Apple unveils “magical” iPad tablet, along with iBookstore and iWork apps
Apple CEO Steve Jobs today (January 27) unveiled the highly anticipated iPad, his company’s latest consumer-electronics gadget. Priced starting at only US$499—some analysts were expecting a price tag of US$999—the touchscreen tablets will be available worldwide in late March.
Jobs took to the stage at San Francisco’s Yerba Buena Center saying, “We want to kick off 2010 by introducing a truly magical and revolutionary new product.”
After talking about Apple’s success in the mobile space—the company has sold 250 million iPods since that device was first introduced in 2001—Jobs said, “Everyone uses a laptop and/or a smartphone. The question has arisen lately: is there room for a third-category device in the middle?”
The iPad, he said, is “so much more intimate than a laptop, and it’s so much more capable than a smartphone”.
Weighing only 1.5 pounds, the iPad is very thin, coming in at half an inch. It looks like an enlarged iPhone, with a black rim around the 9.7-inch IPS (in-plane switching) screen and an aluminum unibody case, much like the newer MacBooks.
There is a single “home” button at the bottom of the device, which is all the iPad needs, because it uses the precise Multi-Touch technology used in the iPhone and iPod Touch. The gestural interaction popularized by those devices—swiping, pinching, and flicking—are how you’ll navigate the iPad applications, and as with those gadgets, when you rotate the iPad, the screen automatically orients to its new position. Up is always up, down is always down. When the iPad is in landscape, the on-screen keyboard is large enough for two-handed typing.
Apple designed its own chip for the iPad. Called the A4, it is a 1-GHz processor. Battery life maxes out at 10 hours, and the devices come with Bluetooth 2.1 and 802.11n Wi-Fi standard. Some models also include 3G cellular connectivity. It comes with 16 GB, 32 GB, or 64 GB of solid-state storage.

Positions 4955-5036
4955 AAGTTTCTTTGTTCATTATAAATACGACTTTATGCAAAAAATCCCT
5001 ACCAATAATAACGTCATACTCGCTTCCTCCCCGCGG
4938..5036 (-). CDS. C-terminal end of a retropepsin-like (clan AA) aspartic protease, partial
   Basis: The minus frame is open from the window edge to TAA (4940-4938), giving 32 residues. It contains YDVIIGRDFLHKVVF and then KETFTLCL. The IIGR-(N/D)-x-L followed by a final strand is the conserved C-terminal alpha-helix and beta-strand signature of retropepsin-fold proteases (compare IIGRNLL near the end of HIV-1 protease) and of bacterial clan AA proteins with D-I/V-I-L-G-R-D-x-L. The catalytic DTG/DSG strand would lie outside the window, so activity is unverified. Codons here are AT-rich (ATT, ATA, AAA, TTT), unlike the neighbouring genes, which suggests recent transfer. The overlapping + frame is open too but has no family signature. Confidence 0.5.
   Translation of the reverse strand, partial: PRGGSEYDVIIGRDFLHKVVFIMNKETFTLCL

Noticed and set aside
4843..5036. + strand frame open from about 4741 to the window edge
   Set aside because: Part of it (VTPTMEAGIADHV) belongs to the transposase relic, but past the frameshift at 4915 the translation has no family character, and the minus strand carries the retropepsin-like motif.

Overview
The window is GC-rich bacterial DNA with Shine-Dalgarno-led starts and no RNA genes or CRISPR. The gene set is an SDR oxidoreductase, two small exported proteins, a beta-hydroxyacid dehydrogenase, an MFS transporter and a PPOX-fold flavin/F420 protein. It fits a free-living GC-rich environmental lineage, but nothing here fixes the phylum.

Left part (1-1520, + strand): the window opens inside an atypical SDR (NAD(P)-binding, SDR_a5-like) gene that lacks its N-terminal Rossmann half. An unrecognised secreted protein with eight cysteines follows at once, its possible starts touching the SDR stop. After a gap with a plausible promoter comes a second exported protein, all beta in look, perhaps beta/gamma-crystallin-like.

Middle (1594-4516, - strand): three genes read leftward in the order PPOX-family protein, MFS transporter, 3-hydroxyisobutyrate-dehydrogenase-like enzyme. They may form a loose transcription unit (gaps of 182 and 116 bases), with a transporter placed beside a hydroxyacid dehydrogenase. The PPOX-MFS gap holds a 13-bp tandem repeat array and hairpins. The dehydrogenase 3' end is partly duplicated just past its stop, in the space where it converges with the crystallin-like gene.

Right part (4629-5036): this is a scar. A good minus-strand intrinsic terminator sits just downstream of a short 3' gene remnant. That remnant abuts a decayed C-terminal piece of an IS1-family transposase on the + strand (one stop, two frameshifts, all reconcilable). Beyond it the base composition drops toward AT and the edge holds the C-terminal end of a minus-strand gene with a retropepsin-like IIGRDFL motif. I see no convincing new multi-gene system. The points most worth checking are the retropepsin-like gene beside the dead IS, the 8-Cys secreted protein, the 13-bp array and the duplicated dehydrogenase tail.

That makes for six iPad configurations: Wi-Fi 16 GB (US$499), Wi-Fi 32 GB (US$599), Wi-Fi 64 GB (US$699), Wi-Fi + 3G 16 GB (US$629), Wi-Fi + 3G 32 GB (US$729), Wi-Fi + 3G 64 GB (US$829).
However, only the non-3G models will be available worldwide at launch. In the U.S., Apple has arranged for two no-contract, prepaid data plans with AT&T: US$14.99 per month for up to 250 MB, or US$29.99 for an unlimited plan.
The 3G iPads will be made available in other countries as carrier deals are put in place. Jobs said he hoped those would be ready to announce this summer. The 3G models are all unlocked, and because they use GSM micro SIM cards, Jobs said, “If your carrier uses micro SIMs, there’s a very high likelihood it’ll just work.”
The iPad syncs over USB like iPhones and iPods, and was built to be able to run software already available in the App Store. If you’re an iPhone or iPod Touch user, you’ll be able to sync most of those applications with an iPad.
Apple has also released a new iPad SDK (software development kit) to allow developers to take advantage of the iPad’s larger display.